Greeks threaten default on IMF payment

Government cannot raise enough money to pay pensions and creditors

EU citizens barred from UK plebiscite

Referendum restricted to British, Irish and Commonwealth voters

Game theory scholar John Nash dies aged 86

Nobel laureate’s mental illness inspired the film ‘A Beautiful Mind’

Spanish stocks sink on Rajoy setback

Euro weakened by Greek woes but surge for Shanghai equities

Hanergy secured $200m loan before stock fell

Tycoon pledges millions of shares days before crash

Polish voters oust president in run-off

Komorowski concedes to Duda after exit polls

Land of heart’s desire: shock of Irish gay vote

Result turns stereotype of conservative nation on head

Warren Buffet listens during a Bloomberg Television Interview in New York, US ©Bloomberg

China brokers’ capital rush fuels margin-fed rally

Record fundraisings ploughed back into loans to invest in market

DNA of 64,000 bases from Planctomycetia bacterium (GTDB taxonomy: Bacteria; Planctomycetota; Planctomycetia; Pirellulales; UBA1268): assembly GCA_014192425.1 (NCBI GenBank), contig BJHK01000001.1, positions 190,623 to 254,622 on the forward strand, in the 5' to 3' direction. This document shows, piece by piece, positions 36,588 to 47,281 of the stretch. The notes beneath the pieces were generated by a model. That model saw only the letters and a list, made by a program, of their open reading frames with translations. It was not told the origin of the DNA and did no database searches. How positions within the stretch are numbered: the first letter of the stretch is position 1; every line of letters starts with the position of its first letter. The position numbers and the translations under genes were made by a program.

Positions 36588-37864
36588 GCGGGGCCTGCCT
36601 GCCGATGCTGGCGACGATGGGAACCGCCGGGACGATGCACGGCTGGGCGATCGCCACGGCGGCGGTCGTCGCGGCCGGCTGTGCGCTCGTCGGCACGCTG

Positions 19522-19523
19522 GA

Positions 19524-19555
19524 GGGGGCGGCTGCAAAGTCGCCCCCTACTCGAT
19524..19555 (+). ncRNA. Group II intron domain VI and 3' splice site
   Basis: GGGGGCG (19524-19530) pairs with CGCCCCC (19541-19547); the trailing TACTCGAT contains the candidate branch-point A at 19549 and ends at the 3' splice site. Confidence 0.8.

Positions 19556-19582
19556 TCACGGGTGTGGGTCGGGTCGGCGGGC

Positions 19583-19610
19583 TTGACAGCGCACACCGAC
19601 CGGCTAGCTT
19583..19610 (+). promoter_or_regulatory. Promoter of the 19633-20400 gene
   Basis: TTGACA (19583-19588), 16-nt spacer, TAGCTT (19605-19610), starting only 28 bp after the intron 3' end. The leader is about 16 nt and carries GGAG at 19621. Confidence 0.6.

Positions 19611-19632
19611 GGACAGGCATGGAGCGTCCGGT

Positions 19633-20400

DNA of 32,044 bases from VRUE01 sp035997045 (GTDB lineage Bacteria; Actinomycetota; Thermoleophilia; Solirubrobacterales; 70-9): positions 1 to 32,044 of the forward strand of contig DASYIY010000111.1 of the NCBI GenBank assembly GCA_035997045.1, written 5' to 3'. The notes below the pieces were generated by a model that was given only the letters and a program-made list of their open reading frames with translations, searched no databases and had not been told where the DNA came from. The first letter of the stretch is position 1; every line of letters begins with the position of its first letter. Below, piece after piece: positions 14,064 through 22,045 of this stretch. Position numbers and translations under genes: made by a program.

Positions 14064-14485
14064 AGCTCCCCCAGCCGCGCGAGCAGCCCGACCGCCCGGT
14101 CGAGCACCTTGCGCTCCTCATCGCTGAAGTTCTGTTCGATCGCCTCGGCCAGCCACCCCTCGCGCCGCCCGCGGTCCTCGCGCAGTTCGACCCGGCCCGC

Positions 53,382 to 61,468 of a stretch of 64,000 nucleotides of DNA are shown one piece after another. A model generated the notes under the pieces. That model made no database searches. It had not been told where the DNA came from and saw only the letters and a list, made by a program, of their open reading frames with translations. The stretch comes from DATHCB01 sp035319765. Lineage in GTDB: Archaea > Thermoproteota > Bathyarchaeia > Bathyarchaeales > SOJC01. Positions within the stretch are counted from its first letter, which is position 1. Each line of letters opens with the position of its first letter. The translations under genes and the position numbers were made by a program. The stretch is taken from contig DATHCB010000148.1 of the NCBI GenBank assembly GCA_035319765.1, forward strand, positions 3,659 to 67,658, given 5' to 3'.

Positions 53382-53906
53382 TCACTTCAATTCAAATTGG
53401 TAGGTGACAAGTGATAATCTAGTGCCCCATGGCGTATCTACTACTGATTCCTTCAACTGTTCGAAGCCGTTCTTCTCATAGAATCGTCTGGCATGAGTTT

Malone battles Altice for Time Warner Cable

US tycoon’s Charter ready to pay large premium for control

Alison Brittain

UK boards miss target for women directors

Push for greater diversity yet to achieve widespread change

Oil price slide puts producers under pressure

Bankruptcies, debt defaults and rescue measures rise

Comment & Analysis

GSK chief given time to restore growth

Shareholders warn that growth must ‘revive by next year’

Haiti: Rising from the rubble

Much has been rebuilt since the 2010 earthquake, but it is more difficult to ensure the country’s economic future

America’s disappointing economic recovery

US Fed is wise to keep its options open at a time of very mixed data

Best comments from our readers

"I think CDS desensitise lenders/arrangers to credit risk. It's like having a quickie divorce available after a drunken wedding in Las Vegas. Debt should be like a marriage with each party knowing it is to a large extent binding. Without the quickie "out" that CDS offer, credit risk would have been respected more and less credit would have been extended."
By Stuttgart88 on Credit derivatives deserve a revival but only if financiers grow up

"'Voters are, quite rationally, rather ignorant about politics.' Well, indeed. Which is why I always feel slightly uncomfortable when people accuse our representatives of being 'career politicians'. Since governing a developed country is a challenging job, who'd want an amateur politician?"
By Olaf von Rein on Why democratic elections are always flawed

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